|April 16, 2018||Press Office|
Greenstein Bill to Expand Background Checks for Gun Sales Advances
TRENTON – A bill sponsored by Senate Law and Public Safety Committee Chairwoman Linda R. Greenstein that would require a licensed retail dealer to complete a background check before any handgun, rifle, shotgun or antique cannon can be sold, given, transferred, assigned or disposed of by an individual passed the Senate Law and Public Safety Committee today.
“This is common-sense legislation that everyone, including all responsible gun owners, should support. It ensures that people who should not be allowed to obtain a firearm will not be able to do just that in New Jersey,” said Senator Greenstein (D-Mercer/Middlesex). “Requiring a dealer to do a background check through the National Instant Criminal Background Check System (NICS) will make it harder in our state for firearms to get into the wrong hands.”
In addition to requiring licensed dealers to use NICS, the dealer must submit proof of the background check to the Superintendent of the State Police. The dealer would be required to keep on-site a record of all completed transactions so law enforcement officials can see them on request.
The bill, S-2374, also would define “immediate family” member, for purpose of transactions who are exempt from the background check requirement, as a spouse, domestic partner, partner in a civil union, parent, stepparent, grandparent, sibling, stepsibling, child, stepchild and grandchild.
NICS was mandated by the Brady Handgun Violence Prevention Act of 1993 and has been operable since 1998. The system is used by Federal Firearms Licensees to instantly determine whether a prospective buyer is eligible to purchase firearms. Ninety-two percent of NICS checks receive an instant verdict, but if NICS cannot complete a background check and reach a verdict within three days, the firearm is allowed to be sold.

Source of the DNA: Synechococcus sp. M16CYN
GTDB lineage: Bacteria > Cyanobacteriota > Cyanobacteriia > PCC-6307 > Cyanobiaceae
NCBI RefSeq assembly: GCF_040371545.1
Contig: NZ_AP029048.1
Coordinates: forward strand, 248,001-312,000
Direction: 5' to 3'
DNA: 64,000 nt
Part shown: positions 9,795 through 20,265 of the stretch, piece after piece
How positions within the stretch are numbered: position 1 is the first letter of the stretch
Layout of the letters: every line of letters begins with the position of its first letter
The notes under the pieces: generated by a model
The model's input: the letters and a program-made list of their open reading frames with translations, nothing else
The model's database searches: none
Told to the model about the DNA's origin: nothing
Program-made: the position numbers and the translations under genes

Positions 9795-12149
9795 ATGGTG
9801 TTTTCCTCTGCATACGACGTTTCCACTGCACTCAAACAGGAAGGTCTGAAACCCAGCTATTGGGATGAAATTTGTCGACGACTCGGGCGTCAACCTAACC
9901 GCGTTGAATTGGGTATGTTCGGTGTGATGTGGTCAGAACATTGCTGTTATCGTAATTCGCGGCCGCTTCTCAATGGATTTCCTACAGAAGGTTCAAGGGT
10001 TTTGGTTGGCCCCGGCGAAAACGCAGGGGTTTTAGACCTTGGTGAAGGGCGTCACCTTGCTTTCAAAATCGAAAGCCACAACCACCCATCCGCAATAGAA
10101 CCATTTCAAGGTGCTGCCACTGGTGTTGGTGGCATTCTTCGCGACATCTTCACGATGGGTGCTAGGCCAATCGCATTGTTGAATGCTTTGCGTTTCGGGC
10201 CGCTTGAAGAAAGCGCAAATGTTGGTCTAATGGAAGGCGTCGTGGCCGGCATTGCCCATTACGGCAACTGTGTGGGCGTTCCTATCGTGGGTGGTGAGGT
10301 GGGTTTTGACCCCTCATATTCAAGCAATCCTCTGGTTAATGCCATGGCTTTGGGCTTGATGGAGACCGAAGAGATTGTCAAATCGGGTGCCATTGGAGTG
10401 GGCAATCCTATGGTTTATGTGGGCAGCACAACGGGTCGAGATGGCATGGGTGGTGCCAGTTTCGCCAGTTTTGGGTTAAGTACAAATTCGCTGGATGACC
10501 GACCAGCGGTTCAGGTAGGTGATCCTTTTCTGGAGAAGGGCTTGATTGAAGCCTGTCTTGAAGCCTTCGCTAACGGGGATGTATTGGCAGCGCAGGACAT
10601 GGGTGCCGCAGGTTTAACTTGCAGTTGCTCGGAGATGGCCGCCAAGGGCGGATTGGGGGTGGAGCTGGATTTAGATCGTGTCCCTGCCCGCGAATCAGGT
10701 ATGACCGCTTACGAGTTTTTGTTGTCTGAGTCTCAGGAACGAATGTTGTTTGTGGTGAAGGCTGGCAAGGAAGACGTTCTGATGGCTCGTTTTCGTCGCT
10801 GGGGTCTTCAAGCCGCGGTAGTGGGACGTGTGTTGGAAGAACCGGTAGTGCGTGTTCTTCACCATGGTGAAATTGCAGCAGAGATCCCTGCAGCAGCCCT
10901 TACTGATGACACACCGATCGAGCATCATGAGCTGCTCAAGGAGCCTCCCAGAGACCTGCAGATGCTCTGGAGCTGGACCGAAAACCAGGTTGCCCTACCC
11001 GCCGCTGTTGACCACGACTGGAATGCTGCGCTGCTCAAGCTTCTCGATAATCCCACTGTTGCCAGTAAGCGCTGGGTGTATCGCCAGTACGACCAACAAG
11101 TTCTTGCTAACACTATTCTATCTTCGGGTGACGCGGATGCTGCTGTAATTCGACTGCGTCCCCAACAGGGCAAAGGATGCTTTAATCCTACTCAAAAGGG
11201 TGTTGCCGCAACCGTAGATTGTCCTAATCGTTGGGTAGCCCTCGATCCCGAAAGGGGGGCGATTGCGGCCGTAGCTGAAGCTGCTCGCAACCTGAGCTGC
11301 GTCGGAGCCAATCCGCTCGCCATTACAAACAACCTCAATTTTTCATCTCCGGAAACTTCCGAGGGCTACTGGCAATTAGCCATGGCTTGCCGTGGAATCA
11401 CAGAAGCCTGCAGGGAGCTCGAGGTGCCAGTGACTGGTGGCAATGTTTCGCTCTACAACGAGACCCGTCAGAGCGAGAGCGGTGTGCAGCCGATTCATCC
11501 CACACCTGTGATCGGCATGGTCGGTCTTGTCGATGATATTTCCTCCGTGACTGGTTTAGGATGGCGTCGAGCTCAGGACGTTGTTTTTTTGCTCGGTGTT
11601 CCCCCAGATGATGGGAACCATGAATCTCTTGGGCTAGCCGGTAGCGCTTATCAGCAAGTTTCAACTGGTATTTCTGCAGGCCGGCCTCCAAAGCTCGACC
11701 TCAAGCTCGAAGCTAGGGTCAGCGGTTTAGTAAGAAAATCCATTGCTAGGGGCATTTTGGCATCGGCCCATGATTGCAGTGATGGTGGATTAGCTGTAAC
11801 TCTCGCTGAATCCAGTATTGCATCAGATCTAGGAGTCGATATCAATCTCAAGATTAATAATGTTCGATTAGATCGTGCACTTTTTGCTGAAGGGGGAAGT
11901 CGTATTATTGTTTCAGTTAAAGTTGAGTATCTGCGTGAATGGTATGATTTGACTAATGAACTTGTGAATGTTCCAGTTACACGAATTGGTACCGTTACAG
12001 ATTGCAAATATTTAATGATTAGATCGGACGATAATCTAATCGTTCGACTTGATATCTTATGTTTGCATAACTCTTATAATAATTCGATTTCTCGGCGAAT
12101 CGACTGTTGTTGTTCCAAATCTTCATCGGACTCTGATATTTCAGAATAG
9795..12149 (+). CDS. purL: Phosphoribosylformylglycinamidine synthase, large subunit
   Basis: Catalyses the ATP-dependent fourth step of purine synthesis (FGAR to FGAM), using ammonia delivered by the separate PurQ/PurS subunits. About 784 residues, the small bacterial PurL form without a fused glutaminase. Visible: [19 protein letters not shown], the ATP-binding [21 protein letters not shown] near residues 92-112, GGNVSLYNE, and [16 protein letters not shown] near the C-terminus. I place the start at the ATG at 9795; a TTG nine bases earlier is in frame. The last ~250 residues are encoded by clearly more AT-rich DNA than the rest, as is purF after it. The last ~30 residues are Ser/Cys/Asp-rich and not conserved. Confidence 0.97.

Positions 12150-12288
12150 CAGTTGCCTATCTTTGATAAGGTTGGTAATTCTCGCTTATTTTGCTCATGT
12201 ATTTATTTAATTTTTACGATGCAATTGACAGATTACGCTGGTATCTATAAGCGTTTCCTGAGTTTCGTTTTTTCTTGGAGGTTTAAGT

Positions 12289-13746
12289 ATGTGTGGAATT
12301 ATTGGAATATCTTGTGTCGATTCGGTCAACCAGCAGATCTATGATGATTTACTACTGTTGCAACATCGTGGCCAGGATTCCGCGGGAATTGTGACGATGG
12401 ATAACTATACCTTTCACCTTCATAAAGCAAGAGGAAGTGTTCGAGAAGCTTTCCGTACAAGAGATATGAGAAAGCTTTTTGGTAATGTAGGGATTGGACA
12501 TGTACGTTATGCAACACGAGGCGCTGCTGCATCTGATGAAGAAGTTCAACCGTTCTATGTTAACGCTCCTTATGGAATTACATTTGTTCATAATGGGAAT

New Jersey has created its own NICS programs. Between 2010 and 2015, roughly 490,000 firearm background checks were completed using the NICS in New Jersey.
“We will continue to have a robust debate in our state and across the nation over the Second Amendment, but this bill is not about keeping firearms away from responsible owners,” said Greenstein. “It puts a level of responsibility on the seller which is very important in today’s society.”
Federal law requires a background check for all firearm sales and pawn redemptions by federally licensed gun dealers. But background checks are not required under federal law for intrastate firearm transfers between private parties, person-to-person or at gun shows. One out of five gun sales are estimated to occur in “no questions asked” transactions, often over the Internet or at gun shows. A 2017 study estimated that 42 percent of U.S. gun owners acquired their most recent purchase without a background check.
From 2009 to 2012, states that required background checks on all handgun sales or permits had 35 percent fewer gun deaths per capita than states without that background check requirement. States with background checks have 63 percent fewer mass shootings by individuals who are prohibited from possessing guns and 64 percent fewer mass shootings involving domestic violence.
Additionally, states with comprehensive background check laws experience 48 percent less gun trafficking, 38 percent fewer deaths of women shot by intimate partners and 17 percent fewer firearms involved in aggravated assaults, per capita.
Nine states – California, Colorado, Connecticut, Delaware, Nevada, New York, Oregon, Rhode Island and Washington – plus the District of Columbia, require universal background checks at the point of sale for all sales and transfers of all classes of firearms, whether they are purchases from a licensed dealer or an unlicensed seller, as proposed under this bill.
The bill was released from committee by a vote of 5-0 and moves to the full Senate for further consideration.